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The Dartmouth
June 23, 2024 | Latest Issue
The Dartmouth

Bradley makes stop at College during NH trip

Former New Jersey Senator Bill Bradley, the first candidate in the 2000 presidential race to come to Dartmouth, spoke to students yesterday about campaign finance reform, the war in Kosovo and Vice President Al Gore.

In a discussion meeting sponsored by The Dartmouth and WDCR, Bradley spoke extensively on the role of money in politics and alluded to concerns he had over President Clinton's Kosovo strategy, although he declined to specifically criticize the current administration's handling of the situation.

While admitting that campaign finance reform is not high on voters' priority lists, Bradley said reform of the system is essential to maintaining fair democratic elections -- an issue he has made central to his campaign platform.

"Money detrimentally distorts the democratic process," Bradley said. Currently "fundraising starts the democratic process ... I want to return politics to an exchange of ideas, not a ruling of special interests."

Bradley said he would hold himself "to a higher standard" than other candidates do when it comes to this issue, a favorite of Bradley's. As senator, Bradley pushed for tough new campaign finance laws but now is faced with the difficult position of competing in an electoral system which still does not have those restrictions while not appearing to be hypocritical.

Bradley said he would not put himself in a diminished position in terms of financing his campaign, but said he would also not utilize loopholes that currently exist in campaign laws, as others do.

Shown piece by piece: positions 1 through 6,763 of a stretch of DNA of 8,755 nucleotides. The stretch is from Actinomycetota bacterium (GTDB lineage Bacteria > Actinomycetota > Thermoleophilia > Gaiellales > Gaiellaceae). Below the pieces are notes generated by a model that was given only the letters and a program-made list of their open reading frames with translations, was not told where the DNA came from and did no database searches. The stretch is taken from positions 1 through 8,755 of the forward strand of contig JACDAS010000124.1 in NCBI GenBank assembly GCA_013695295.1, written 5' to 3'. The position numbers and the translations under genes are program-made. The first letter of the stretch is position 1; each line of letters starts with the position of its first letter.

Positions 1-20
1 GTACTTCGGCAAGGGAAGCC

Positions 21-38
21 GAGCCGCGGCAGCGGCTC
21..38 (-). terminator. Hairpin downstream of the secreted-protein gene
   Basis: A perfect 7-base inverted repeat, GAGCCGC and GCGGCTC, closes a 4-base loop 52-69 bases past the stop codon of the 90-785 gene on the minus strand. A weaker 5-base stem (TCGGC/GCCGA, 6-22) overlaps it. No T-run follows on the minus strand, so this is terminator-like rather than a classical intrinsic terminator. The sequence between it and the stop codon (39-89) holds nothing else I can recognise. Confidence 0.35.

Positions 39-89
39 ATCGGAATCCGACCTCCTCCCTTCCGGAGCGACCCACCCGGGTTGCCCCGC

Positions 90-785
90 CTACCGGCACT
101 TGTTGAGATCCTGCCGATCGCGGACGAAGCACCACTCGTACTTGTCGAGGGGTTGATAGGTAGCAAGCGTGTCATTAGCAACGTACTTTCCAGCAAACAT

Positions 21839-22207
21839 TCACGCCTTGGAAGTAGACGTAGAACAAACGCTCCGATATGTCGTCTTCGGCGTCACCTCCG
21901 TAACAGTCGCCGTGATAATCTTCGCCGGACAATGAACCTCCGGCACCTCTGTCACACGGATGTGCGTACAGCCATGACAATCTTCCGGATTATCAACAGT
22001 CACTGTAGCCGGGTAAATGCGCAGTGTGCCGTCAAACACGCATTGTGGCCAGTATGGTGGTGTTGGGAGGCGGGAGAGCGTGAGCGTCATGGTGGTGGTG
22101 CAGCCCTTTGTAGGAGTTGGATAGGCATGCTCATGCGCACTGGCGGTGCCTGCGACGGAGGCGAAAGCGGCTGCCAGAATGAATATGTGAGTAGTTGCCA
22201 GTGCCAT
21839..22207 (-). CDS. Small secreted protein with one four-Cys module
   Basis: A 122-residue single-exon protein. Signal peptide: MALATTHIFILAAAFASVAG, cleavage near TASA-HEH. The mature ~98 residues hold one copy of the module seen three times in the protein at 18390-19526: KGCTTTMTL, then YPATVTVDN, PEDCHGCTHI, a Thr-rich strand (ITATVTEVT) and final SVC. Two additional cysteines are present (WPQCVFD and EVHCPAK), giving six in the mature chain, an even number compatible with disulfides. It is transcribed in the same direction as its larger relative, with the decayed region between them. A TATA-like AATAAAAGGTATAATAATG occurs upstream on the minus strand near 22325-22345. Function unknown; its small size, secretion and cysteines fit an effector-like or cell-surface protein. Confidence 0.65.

The former Princeton and New York Knicks basketball star declined to talk about his specific opinions on the role of U.S. ground troops in Kosovo, but said he sees some problems with the current administration's handling of the situation.

"You don't want to do anything to undercut our troops in the field so you have to be careful what you say about tactical decisions," Bradley said, but added, "You have to define what success is, clearly, and I'm not sure that's been done ... You never commit armed forces to some place -- you never go in unless you know how to get out."

Bradley also refused to give many specific policy differences between himself and Gore, saying he intended to "explore those more in the fall," but did say in addition to differences on tax and welfare policy, he sees a difference in "life experience."

"I think the vice president has had a life more based in Washington and I think that gives him a different perspective on the American people," Bradley said comparing Gore's largely political life with his which included extensive private work. He also said that as senator he worked on "risky" issues such as taxes, trade and race as opposed to Gore who is more cautious about which issues he tackles.

Bradley said he believes he is the candidate who can more successfully lure independents and Republicans in the general election, if he first wins the primary.

Calling this "the year the young people could rediscover politics," Bradley said the notion of service in politics has been lost and he sees that as one reason why students have become increasingly apathetic to politics.

Bradley served as U.S. Senator from 1979 to 1997 after helping the Knicks win two NBA championships as the starting forward. In the Senate, Bradley was well known as a moderate Democrat for his emphasis on campaign finance and tax reform. He graduated from Princeton University and was awarded a Rhodes Scholarship to study in Oxford University.

He is currently the only candidate challenging Gore for the Democratic Presidential nomination.

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